When Harry Met Minnie: A True Story of Love and Friendship

Image of When Harry Met Minnie: A True Story of Love and Friendship
Release Date: 
February 2, 2021
Celadon Books
Reviewed by: 

Written by CBS Sunday Morning correspondent Martha Teichner, When Harry Met Minnie details Teichner’s experience adopting the beloved dog of a woman dying of cancer. As if the premise were not a tipoff, Teichner warns from the beginning that the story, set in New York City, will be sad, and she does not spare readers the heart-wrenching moments.

The story begins when Stephen, a farmer’s market acquaintance, tells Teichner about a friend, Carol Fertig, with terminal cancer who needs a home for her elderly bull terrier. Teichner, a regular at the market, is well known as the mom of one or more bull terriers of her own. These unusual, long-snouted dogs make an impression. Teichner writes, “Four different times, I’ve been asked if my dog was an anteater.”

Teichner lost her male bull terrier, Goose, months earlier, leaving her with Minnie, a white female with all the classic “BT” qualities: opinionated, stubborn, exuberant, and silly. Teichner and Minnie are both still missing Goose when Stephen proposes that she adopt Fertig’s dog, Harry. The idea rattles but intrigues Teichner, who tentatively agrees to a meeting.

The women exchange emails and arrange a first date for Harry and Minnie, Fertig and Teichner. Of the two couples, the women seem more destined to become friends. The dogs sit on the stoop with their butts to each other.

Teichner learns that Fertig is a well-known designer and artist whose apartment was featured in Elle Décor and who designed a coat in the collection of the Metropolitan Museum of Art. She had the misfortune of living close to the World Trade Center on September 11, 2001, resulting in exposure to toxins that caused cancer.

Despite the women’s fascination with their dogs—Teichner keeps an au pair for Minnie, and Fertig created a coat of arms for Harry—readers will likely find the humans more interesting in this tale. What leaves a mark on Teichner is not so much her relationship with the dogs, or their friendship with each other, but her time with Fertig.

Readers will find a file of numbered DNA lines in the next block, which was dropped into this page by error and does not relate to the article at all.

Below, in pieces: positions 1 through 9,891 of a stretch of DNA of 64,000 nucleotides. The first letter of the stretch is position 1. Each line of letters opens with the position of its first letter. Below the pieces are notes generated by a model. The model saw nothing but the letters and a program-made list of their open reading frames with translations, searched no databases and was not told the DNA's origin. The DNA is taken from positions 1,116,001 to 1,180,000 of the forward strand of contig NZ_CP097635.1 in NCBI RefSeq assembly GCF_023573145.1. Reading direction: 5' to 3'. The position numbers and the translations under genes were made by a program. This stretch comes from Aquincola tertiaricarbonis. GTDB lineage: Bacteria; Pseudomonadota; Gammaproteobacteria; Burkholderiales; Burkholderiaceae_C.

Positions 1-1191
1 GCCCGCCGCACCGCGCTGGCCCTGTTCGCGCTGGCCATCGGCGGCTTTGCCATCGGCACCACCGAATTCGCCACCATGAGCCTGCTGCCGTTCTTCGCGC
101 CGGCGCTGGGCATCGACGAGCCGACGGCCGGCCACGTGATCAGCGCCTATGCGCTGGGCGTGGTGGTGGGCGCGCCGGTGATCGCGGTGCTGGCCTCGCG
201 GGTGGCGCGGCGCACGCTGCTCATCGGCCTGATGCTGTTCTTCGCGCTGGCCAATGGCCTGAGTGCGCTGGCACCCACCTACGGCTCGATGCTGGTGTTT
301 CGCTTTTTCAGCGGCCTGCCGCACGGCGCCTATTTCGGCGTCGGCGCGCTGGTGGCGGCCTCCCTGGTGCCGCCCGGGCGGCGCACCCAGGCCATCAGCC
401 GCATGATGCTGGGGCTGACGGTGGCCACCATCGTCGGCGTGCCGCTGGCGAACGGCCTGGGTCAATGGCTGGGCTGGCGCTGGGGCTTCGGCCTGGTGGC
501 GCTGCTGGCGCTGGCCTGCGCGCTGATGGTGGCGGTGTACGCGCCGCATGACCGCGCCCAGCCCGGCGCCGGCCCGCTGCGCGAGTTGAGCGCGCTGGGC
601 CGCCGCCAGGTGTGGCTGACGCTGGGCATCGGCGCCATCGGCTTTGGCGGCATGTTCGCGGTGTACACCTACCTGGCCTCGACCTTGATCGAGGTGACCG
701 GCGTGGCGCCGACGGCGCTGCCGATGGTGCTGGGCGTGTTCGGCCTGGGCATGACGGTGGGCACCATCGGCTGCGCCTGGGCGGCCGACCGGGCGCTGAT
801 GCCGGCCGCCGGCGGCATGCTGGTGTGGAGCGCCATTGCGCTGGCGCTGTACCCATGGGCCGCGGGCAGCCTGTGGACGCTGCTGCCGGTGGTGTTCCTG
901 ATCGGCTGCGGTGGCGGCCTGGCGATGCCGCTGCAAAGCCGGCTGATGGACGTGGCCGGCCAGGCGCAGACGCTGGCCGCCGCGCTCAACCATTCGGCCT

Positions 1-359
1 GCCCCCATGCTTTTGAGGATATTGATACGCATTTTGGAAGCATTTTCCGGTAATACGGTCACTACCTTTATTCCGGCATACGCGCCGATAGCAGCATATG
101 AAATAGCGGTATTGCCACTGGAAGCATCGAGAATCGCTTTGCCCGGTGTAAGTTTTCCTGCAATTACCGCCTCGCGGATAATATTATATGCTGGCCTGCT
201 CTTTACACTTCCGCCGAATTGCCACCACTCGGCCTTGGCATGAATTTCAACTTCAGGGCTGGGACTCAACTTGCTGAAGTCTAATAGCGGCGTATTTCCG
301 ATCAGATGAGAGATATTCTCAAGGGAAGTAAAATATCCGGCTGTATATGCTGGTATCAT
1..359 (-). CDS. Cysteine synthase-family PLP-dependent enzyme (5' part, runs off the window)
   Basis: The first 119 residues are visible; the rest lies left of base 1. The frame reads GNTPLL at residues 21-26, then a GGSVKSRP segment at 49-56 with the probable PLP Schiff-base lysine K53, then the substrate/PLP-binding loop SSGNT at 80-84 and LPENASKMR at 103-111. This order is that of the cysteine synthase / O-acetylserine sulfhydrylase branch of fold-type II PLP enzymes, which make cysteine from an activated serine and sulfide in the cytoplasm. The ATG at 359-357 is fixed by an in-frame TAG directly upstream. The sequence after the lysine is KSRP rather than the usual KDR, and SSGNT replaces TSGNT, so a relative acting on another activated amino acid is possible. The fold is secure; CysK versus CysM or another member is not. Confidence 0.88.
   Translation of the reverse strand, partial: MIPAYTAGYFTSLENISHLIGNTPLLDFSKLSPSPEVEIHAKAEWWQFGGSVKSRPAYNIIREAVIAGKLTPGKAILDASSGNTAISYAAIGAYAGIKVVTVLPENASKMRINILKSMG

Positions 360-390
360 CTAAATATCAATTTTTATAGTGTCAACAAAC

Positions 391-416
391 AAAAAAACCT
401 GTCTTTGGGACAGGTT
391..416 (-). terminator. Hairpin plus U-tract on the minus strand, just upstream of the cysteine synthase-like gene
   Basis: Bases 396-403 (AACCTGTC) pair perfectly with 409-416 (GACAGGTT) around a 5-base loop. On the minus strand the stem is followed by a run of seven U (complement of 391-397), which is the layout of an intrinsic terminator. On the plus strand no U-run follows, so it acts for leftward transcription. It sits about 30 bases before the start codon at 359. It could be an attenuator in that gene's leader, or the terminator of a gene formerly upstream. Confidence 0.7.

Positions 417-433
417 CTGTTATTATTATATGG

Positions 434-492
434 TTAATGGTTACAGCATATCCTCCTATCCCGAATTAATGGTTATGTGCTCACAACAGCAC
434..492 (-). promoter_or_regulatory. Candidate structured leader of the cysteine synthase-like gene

Teichner describes Fertig vividly. “She was arresting, with her nearly nonexistent eyebrows carefully penciled in, with her very red lipstick, her long face, long nose.” Fertig also has a flair for dressing, on one occasion wearing “a white eyelet A-line skirt, a black top, white, fifties-movie-star-style cat-eye sunglasses, and a turned-down sailor hat.”

Teichner quotes Fertig’s email correspondence through the book, an entertaining way to give readers a sense of Fertig’s charming exuberance and humor. Email from Fertig: “Harry once took a $25 stuffed sheep from Duane Reed . . . I paid for it of course. He shook it wildly all the way home. RESTRICTED!”

While the women develop a warm relationship, Teichner still harbors deep concerns about adopting Harry, a high-maintenance “money pit,” according to Fertig. However, Fertig soon becomes too sick to care for the dog, and by default he moves to Teichner’s house.

When not on assignment at CBS or caring for the dogs, Teichner takes shifts at the hospital with Fertig’s inner circle, an eclectic mix of younger women and gay men. The two women’s similarities are not lost on Teichner: “Substitute Martha for Carol. I could have been the one dying of cancer. A single woman, alone, with a beloved dog nobody wanted.”

It’s easy to suppose that the women’s bull terriers have substituted for family. “Every BT person I’ve ever met admits to liking that these animals are subversive by nature,” Teichner writes. Fertig and Teichner have led subversive lives themselves. Of an era when women were still expected to marry and raise families in lieu of working, they came to New York City and built enduring careers. 

Teichner shares deeply personal details of Fertig’s life—learned from Fertig and second-hand from her friends—but is less willing to open up about herself. She glides over the surface, occasionally dropping details that invite more exploration. She confesses to Fertig that she has never married, “although not by choice.”

Teichner leaves these complicated human topics unmined, instead trying to fit her narrative into the dog-meets-dog mold, with only moderate success. The dogs certainly have their moments: Harry does a bowl-flipping trick that could have gone viral, and Minnie comically burrows into the laundry bin. But theirs is a fairly mundane friendship, not a love affair.

What this book says about human relationships redeems its weakness as a dog story: Fertig asks a big favor of Teichner, but it is Teichner who gains more.